Thanksgiving greetings, Agents of Impact!
At ImpactAlpha, we’re grateful for your attention, community and impact, day in and day out. We’re taking a Brief break for the US holiday and will be back Monday, Nov. 27.
Featured: Private Equity
Private equity is leaving billions of dollars in sustainability value on the table. Private equity firms have amassed hundreds of billions of dollars in capital from institutional investors looking to juice their returns. As they put that fundraising bonanza to work, they have an historic opportunity to create financial and societal value through sustainability. Some PE firms and investors, primarily in Europe, have developed sophisticated value-creation approaches. For example, Europe’s Investindustrial boosts sustainability in its portfolio companies to attract higher valuations at exit. But many firms do not know how to identify, create or capture that value, according to fresh research from New York University’s Stern Center for Sustainable Business. Interviews with general partners, or GPs, and limited partners, or LPs, found that due diligence focuses mostly on “red flags,” write the Stern School’s Tensie Whelan and Julien Marchese and Florent Nanse of Arthur D. Little in a guest post on ImpactAlpha. ESG efforts often are little more than collection of metrics after an investment is made. “Many GPs and LPs are at the beginning of the sustainability value-creation journey,” the authors write, “which creates a lot of opportunity for improving societal impact and growing financial returns.”
- Returns on sustainability. The researchers base their assertions on the Return on Sustainability Investment data they have collected across industries. Among the nine performance drivers of sustainability: operational efficiency, risk mitigation, improved employee productivity and retention, innovation, sales and marketing, customer loyalty, earned media, and better supplier and stakeholder relations. For more on the first phase of the Center for Sustainable Business research into private equity, see, ”More private equity firms embrace impact as a path to outperformance.“
- Tools for value creation. The researchers will launch a set of sustainability value-creation tools for GPs and LPs in ImpactAlpha and at an NYU Stern CSB conference, Tuesday, Dec. 12. Join ImpactAlpha’sAmy Cortese with ImpactAlpha’s discount tickets to this invitation-only event. Be one of the first 20 people to register with the code ImpactAlpha2023 for $50 off the $149 ticket.
- Keep reading, “Private equity is leaving billions of dollars in sustainability value on the table,” by Tensie Whelan and Florent Nanse and Julien Marchese. And catch up with Whelan’s earlier research here.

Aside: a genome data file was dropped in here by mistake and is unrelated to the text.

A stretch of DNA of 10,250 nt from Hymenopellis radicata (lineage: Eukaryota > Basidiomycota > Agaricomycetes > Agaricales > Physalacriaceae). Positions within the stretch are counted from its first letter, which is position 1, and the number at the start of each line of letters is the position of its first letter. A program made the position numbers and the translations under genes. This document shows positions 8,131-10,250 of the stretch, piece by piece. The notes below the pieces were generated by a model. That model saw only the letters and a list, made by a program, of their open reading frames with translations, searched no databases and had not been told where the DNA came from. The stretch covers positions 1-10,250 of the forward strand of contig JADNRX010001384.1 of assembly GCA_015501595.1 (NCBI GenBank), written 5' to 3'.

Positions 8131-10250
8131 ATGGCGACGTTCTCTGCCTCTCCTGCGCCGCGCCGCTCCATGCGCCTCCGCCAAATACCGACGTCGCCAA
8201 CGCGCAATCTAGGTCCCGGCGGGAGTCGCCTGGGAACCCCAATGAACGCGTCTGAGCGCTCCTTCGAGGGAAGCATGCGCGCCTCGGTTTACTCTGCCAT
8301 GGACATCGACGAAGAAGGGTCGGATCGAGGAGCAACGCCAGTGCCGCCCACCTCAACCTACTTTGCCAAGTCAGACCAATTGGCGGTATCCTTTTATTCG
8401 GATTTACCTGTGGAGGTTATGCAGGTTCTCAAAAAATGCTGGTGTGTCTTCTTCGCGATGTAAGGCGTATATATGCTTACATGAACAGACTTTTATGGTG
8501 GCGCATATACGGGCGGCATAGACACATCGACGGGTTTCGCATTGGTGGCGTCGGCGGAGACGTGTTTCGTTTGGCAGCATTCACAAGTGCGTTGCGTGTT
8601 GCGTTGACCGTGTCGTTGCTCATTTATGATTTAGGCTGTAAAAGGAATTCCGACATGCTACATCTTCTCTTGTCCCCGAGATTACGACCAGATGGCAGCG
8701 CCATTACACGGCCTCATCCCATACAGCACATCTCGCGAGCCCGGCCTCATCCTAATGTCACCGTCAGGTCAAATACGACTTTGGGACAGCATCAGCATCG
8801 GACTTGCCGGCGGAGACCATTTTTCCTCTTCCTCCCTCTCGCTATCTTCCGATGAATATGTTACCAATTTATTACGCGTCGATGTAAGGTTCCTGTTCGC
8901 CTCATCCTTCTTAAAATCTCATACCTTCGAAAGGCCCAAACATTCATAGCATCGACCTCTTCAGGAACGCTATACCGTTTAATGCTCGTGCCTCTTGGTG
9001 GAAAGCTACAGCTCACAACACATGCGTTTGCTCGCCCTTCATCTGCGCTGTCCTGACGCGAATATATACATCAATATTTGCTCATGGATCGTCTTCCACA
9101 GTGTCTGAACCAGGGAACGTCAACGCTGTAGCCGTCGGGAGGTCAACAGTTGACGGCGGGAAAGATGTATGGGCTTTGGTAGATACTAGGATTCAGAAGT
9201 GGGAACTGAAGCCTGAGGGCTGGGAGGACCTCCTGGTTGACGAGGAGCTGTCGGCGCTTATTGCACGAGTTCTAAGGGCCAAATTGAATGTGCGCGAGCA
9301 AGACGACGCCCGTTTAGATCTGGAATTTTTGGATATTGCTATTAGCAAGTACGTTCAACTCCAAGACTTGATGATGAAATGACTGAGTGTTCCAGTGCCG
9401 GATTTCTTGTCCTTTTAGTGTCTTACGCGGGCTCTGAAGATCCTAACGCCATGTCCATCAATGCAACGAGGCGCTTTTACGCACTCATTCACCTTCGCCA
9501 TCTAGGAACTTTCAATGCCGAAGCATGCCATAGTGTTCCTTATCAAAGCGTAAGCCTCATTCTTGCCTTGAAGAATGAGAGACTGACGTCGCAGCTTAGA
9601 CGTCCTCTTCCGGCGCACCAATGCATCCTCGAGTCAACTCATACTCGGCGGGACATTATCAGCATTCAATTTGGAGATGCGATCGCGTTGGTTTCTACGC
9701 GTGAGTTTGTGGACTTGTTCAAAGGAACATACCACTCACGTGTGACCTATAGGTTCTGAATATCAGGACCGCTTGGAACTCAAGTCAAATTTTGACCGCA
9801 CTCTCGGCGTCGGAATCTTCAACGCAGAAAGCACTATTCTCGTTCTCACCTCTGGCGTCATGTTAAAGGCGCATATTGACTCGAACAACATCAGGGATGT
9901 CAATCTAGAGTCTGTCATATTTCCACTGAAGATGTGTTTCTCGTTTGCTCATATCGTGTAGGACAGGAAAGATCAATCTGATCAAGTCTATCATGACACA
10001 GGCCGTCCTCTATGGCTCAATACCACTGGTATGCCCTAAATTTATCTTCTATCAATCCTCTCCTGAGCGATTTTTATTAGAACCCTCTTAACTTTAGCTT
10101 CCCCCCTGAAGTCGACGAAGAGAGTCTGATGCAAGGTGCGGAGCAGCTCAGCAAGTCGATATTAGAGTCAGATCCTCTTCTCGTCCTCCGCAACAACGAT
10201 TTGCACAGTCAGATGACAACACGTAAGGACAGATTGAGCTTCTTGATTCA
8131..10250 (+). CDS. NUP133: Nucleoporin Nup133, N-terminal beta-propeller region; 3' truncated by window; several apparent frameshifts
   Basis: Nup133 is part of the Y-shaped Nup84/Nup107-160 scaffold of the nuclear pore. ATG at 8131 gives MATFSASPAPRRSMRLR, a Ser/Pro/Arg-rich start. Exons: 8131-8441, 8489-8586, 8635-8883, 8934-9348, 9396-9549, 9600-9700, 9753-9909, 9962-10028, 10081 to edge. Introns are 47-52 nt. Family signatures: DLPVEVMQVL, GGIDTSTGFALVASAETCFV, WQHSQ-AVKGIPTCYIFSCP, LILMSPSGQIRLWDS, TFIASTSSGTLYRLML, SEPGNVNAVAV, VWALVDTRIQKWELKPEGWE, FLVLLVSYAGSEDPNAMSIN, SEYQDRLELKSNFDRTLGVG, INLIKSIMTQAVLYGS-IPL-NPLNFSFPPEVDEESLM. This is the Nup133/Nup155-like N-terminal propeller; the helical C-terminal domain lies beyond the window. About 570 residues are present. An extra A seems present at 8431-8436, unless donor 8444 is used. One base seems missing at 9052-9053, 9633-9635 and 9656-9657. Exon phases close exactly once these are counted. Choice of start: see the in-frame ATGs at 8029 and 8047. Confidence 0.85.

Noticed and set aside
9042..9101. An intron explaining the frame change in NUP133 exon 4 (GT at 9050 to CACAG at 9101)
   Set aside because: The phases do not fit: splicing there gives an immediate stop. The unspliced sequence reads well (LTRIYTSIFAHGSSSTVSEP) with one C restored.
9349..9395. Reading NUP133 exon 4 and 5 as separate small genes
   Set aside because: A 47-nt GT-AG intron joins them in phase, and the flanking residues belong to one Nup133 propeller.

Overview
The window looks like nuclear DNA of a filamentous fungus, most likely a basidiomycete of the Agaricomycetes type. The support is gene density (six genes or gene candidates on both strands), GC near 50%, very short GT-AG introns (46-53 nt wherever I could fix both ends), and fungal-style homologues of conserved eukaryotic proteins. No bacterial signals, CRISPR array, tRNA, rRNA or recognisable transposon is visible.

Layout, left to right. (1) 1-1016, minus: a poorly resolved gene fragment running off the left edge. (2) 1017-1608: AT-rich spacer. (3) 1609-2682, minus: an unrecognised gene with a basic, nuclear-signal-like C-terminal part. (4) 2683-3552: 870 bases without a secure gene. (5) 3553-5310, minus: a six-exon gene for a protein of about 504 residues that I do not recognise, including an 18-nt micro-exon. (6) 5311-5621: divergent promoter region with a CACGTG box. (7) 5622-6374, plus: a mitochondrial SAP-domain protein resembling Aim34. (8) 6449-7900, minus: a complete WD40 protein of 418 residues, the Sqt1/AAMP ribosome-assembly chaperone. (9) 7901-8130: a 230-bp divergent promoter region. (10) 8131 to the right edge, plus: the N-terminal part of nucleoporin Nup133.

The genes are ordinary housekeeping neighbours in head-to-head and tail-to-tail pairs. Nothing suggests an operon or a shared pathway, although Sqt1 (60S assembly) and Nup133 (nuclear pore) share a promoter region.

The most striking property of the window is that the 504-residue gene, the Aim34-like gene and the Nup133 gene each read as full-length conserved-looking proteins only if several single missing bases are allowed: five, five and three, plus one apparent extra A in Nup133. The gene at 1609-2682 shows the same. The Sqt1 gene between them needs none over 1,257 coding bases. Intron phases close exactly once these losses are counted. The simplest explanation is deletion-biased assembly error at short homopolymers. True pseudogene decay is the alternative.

Impact Voices: Personal Impact
Big Bets: Rockefeller Foundation’s Raj Shah on how large-scale change really happens (excerpt). Climate change. Poverty. War. The daily drumbeat of news can cause people to become cynical, detached or apathetic. Even for those committed to positive change, barriers seem insurmountable. Raj Shah, president of the Rockefeller Foundation, calls that creeping feeling of helplessness the “aspiration trap.” The antidote, he argues: betting big. Big bettors don’t seek to better a few lives with charity or comfort, says Shah. Instead, they set a huge, audacious goal. In an excerpt from his new book, “Big Bets: How Large-Scale Change Really Happens,” Shah explains the mindset that has informed his career. Rockefeller has bet big on climate action, with a $1 billion commitment over the five years. This month, the foundation awarded $11 million to 25 companies.
- Big matters. “If you aspire to solve big problems, people – sometimes one by one – will join you. They will pull more than their weight. Sometimes they’ll even perform unimaginable feats,” writes Shah. “The bigger your goals, the better your chances of bringing in sufficient partners, allies, and supporters to solve root causes and deliver large-scale change.”
- Personal journey. “I was inspired to make the world better when I was 17, and that desire came by a twist of fate,” Shah writes. “Even then, and long after, I struggled to give that calling a firm direction and worried how it fit with the expectations that come with being the first child of immigrant parents building a middle-class life in the United States.”
- Read an excerpt from “Big Bets: How Large-Scale Change Really Happens,” by Raj Shah on ImpactAlpha.
Thank you for your impact. More all day at ImpactAlpha.com.